Set in the small town of Rye beneath the high Sussex bluffs, the dramatic heart of Simonson’s Edwardian novel is accelerated by the lives of handsome cousins Hugh Grange and Daniel Bookham and by Aunt Agatha and her husband, John Kent. John works as a senior official for the Foreign Office, and Agatha is about to become a part of the war effort--a living, heroic symbol of its exhaustion, suffering and grief. Hugh is
at the point of becoming primary assistant surgeon to Sir Alex Ramsey, one of England’s leading general surgeons. Daniel’s apparent bohemian “wildness” has led in him into the orbit
of Viscount Craigmore. Daniel and Craigmore plan to go to Paris in the autumn to write, paint,
and perhaps start up a journal that combines poetry and illustration.
The world is changing, albeit slowly; England
as a country is somewhat deluding itself over the looming landscape of war. Simonson showcases its social classes, Rye’s way of life, and the realpolitik of battle. While John Kent works feverishly “to smooth things over, at least before everyone’s summer holiday,” Beatrice Nash arrives in Rye to fill
the position of Latin teacher at the local grammar school with its mix of grubby-kneed farmer and merchant boys. Beatrice is shocked to find herself abandoned by her father and also blindsided by Agatha, who hastily informs her that she has had to bring the full weight of the School Board to bear on the Governors so that they would actually take the outrageous step of hiring a woman.
Agatha is a realist, only too aware of the smug, male-dominated society that
is trying to ignore the march towards women’s independence. Agatha has made it quite clear that her role is one of undertaking “sober activities” such as school boards and good works, “done under the guidance of our most respected and educated gentlemen.” This teaching position will go far to demonstrate Beatrice’s “superior merit, and irreproachable respectability,” but it will also go a long way
toward protecting Agatha’s somewhat hard-won reputation. It appears as though Agatha needs Beatrice, and Beatrice feels an echo of the same feeling of determination in Agatha that her father’s plans had always inspired.
In this landscape of village gossip, fussy small-town loyalties, and willful town-hall meetings, Simonson segues between Beatrice, Agatha,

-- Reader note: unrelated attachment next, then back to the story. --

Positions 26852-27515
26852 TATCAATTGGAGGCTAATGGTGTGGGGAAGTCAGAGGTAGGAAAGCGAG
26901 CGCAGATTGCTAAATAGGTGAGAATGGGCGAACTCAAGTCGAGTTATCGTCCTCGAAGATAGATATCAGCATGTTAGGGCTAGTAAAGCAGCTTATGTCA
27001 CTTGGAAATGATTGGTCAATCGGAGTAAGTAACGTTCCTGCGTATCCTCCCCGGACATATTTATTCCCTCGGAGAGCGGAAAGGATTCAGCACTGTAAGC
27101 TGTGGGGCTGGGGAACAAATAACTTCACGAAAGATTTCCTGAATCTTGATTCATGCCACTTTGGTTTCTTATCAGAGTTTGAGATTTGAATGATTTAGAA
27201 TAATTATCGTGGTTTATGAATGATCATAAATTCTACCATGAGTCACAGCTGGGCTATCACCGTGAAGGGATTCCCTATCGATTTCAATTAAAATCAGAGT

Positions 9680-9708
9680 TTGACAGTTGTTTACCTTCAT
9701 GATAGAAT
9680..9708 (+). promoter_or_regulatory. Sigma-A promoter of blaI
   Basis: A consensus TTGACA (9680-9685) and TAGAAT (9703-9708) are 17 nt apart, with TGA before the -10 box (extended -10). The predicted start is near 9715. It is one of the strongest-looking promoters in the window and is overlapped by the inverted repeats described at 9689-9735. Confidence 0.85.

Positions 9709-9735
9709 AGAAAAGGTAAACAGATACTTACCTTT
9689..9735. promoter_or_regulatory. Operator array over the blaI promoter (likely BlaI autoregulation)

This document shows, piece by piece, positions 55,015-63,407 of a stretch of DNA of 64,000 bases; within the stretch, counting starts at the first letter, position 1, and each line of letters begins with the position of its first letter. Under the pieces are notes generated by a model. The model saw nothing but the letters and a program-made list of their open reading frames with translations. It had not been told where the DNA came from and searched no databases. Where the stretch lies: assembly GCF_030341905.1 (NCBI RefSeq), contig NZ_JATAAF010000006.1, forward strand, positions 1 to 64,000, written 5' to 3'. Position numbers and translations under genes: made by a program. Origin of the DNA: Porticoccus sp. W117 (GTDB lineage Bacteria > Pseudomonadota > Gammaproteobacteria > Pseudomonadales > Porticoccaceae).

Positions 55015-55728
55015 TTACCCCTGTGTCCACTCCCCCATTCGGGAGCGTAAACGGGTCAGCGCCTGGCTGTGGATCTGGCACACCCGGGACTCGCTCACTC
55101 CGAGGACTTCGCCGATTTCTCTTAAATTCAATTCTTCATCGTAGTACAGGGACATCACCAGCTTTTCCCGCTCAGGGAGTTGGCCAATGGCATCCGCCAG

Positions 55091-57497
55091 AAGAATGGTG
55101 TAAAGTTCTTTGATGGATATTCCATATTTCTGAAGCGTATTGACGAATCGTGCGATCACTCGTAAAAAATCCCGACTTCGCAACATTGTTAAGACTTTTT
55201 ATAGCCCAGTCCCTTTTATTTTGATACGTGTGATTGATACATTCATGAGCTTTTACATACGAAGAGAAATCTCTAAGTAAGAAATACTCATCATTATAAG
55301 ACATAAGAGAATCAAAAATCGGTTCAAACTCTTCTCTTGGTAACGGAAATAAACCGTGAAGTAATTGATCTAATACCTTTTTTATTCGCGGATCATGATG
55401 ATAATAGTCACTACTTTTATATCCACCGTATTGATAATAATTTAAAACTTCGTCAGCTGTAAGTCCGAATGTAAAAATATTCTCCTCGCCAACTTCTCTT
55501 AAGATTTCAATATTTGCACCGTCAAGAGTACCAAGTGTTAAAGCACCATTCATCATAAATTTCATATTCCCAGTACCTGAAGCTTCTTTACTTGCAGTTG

and Hugh, who becomes evermore enamored with Beatrice, this charming woman who hides her humiliations behind a claim of independence. Part of Beatrice’s appeal is that she
has chosen to put the romantic notions of the schoolgirl behind her, choosing instead to submerge herself in “the grim world of salaried work.” Beatrice is also attracted to Hugh, having decided it would be prudent to keep her eyes firmly in his direction.
Her biggest challenge is to ignore the genteel discrimination from the school authorities and the staff and children
who daily surround her.
While Agatha is viewed as the living personification of Rye’s respected bourgeois, Beatrice finds herself the embodiment of its resigned, desperate working class. When Daniel and Hugh join forces to help Beatrice secure her position in the face of smug Bettina Fothergill’s opposition, Aunt Agatha finally comes to admire and despair in equal measure the loyalties of both Beatrice and her nephews. Ironically, the war ends up bringing the community together, and Simonson is at her best at portraying how Rye’s quaint and gentle townsfolk embark on a patriotic celebration to encourage and support all of their handsome, laughing
young men who fall all over themselves to get in on the action, with no idea how fragile their world is and that they are about to become a lost generation.
Having spent her teenage years growing up in rural East Sussex, Simonson brings great authenticity and humor to her tale of neurotic aunts, meddling neighbors, and war-torn Belgian refugees, as well as visiting writers such as Mr. Tillingham who easily seduce the villagers with his fame and reputation. When Beatrice discovers that Tillingham is editing her father’s book, this clash over her father’s treasured legacy unwittingly places Beatrice in danger of losing her inheritance. Never before has Beatrice understood so clearly what her independence might cost. Also in danger is lovable local boy Snout, whose plans to escape Rye and finally make something of himself take on a whole new urgency. My favorite character is Agatha, who refuses to play the weak and weeping female. When Agatha recalls Daniel, her favorite nephew, waving from the window of his troop train, she feels a lifetime of strength and resilience evaporate, “leaving her as hollow as a dry straw.”
Simonson converges her themes in the final sections of the novel: the fledgling feminist movement, Beatrice’s fight for independence, the blood-soaked Western Front where Daniel and Hugh fight for their lives, and the love story, a romance that has lessons for our time as much as it has for this
handsome young couple drawn to each other despite all the horror and loss. The bucolic landscapes--the stacked red roofs of Rye and “the sea that forms a broad, glittering swath”--heighten the delicate interplay between Rye’s social, moral, and interpersonal politics.
Although the plot may be bit too formulaic in its depiction of war’s terror and how two lovers come to stand against death through love and passion, what matters most is the author’s ability to depict the broad spectrum of Edwardian life as seen through the eyes of Rye’s brave souls, these extraordinary men and women whose fortitude and resilience reflects the agony of sacrifice.